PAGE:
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Wednesday, July 23, 2014
Corn nematodes are becoming a problemPosted Tuesday, November 16, 2010, at 2:19 PM
Corn nematodes are becoming more of an interest to corn production.
Less rotation, less tillage and less use of soil insecticides are all raising the risk of damage from corn nematodes according to nematologists from the Corn Belt.
According to Tamra Jackson, plant pathologist at the University of Nebraska, plant parasitic nematodes of corn are often overlooked as causes of disease and yield loss.
According to Jackson, recent changes in cropping practices may favor nematodes. Two significant cropping changes are the adoption of insect resistant Bt corn and the shift to pyrethroid insecticides. Growers have cut their use of traditional carbamate and organophosphate insecticides, which had the side benefit of suppressing nematodes.
These changes, combined with more no-till production and more corn on corn, are likely to encourage the buildup of corn nematodes in the soil.
Nematodes injure corn plants by feeding on the roots and by creating wounds that allow bacteria, fungi and other pathogens to infect plant tissue. There are 60 species that can impact corn. A common misconception is that the microscopic roundworms are only a problem in sandy soils. While corn growing in sandy soil is more susceptible to nematode damage, sandy soil is a risk factor for only a few species such as needle, sting, stubby-0root and root know nematode. Plenty of other species infest heavier soils, including lesion, dagger, lance, ring and stunt nematode. Lesion and sting nematodes are the ones people tend to notice which even at low numbers can cause significant damage.
There is little that can be done during the growing season to rescue the crop from nematode damage. If you know you have a nematode problem you can delay planting by a week or two, apply a good starter fertilizer and irrigate to get the plant off to a good and quick start. A plant with a good root system can withstand nematodes better. A few other things that you can try include (1) Identify the problem by soil and root sampling, (2) Rotate to non-host crops, (3) fertilize according to soil test, (4) control weeds, (5) apply control chemicals.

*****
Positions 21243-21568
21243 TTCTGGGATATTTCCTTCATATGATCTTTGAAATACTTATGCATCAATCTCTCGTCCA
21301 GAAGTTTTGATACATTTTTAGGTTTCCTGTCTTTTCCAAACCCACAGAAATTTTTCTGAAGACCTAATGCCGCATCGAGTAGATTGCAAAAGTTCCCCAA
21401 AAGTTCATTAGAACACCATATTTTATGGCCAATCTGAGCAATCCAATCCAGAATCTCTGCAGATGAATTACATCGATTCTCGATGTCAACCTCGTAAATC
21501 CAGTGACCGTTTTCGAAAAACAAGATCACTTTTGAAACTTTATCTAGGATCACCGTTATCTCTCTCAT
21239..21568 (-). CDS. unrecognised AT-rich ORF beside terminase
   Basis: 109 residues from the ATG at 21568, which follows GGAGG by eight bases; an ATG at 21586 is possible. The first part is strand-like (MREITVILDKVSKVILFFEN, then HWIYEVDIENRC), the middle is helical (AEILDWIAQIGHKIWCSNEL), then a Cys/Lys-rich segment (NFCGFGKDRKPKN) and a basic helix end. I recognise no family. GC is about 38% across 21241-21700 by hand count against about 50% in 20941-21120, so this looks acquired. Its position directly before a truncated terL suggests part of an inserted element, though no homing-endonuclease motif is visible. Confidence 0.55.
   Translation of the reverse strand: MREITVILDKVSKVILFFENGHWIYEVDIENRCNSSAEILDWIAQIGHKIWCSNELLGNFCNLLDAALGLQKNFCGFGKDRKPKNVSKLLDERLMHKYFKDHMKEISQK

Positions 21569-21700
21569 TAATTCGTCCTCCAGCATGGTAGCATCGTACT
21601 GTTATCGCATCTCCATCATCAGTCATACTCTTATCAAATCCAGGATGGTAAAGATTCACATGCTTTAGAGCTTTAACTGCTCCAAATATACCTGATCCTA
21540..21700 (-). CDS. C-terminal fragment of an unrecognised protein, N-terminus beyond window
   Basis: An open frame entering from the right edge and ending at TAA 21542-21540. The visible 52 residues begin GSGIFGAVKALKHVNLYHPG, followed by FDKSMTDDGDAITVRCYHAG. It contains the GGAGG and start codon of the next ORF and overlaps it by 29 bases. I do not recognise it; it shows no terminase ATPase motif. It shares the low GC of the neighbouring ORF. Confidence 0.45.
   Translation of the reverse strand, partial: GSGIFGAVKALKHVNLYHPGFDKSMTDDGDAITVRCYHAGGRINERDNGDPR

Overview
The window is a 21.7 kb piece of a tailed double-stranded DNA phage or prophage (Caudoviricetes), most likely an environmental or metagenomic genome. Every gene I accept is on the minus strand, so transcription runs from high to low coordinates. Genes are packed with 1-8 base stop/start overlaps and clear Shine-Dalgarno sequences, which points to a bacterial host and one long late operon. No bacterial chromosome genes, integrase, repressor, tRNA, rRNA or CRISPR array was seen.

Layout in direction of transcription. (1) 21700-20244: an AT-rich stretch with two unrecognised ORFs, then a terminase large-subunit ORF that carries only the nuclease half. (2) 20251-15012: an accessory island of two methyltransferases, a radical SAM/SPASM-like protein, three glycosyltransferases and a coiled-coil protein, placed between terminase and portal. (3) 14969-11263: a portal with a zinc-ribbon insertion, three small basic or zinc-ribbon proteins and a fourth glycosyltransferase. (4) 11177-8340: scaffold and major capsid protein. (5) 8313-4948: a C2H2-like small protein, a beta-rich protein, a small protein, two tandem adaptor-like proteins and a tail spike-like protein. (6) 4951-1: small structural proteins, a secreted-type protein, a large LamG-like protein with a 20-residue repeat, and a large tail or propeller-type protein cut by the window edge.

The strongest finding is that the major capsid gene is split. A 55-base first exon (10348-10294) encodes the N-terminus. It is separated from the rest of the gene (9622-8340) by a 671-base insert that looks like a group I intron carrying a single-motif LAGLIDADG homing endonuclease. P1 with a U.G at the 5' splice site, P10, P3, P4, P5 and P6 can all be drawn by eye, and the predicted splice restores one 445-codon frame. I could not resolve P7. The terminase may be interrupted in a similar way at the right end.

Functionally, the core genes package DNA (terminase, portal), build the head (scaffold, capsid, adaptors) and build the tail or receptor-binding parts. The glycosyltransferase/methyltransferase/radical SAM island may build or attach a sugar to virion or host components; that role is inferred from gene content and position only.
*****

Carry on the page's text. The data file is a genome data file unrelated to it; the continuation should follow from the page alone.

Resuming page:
Because corn nematodes are probably increasing in many areas, it is important to monitor populations. Many nematode experts suggest sampling in spring, within four to six weeks of planting. You can collect samples mid-season, when corn nematodes populations are highest. However mid-season sampling might miss some of the most damaging nematodes, such as needle nematode, which can migrate deep into the soil in the middle of summer. Avoid sampling when the soil is very wet or very dry.
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As our local University of Missouri Agronomy Extension Specialist, Crook has been writing a column for the print edition Agriculture page for the past three years and we will now be sharing it on our web version. Crook has a bachelor and masters degree in agronomy from University of Missouri and received his doctorate in Agronomy from Kansas State University. He was in soybean variety development research for 22 years for various seed companies and has been Saline County's agronomy specialist for 10 years.